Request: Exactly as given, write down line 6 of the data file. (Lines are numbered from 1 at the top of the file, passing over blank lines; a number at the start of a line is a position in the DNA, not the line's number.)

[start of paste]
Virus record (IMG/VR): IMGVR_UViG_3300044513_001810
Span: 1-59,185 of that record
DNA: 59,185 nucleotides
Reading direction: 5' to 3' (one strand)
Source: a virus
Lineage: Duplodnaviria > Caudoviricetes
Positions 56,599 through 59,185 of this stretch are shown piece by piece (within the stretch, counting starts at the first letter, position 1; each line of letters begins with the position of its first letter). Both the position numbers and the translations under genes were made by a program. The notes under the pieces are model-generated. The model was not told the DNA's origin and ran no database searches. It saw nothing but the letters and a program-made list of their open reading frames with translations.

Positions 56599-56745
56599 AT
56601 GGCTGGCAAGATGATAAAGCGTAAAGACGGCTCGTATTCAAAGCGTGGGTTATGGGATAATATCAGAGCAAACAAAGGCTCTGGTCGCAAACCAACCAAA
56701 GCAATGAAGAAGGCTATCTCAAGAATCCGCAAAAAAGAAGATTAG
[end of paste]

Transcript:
Lineage: Duplodnaviria > Caudoviricetes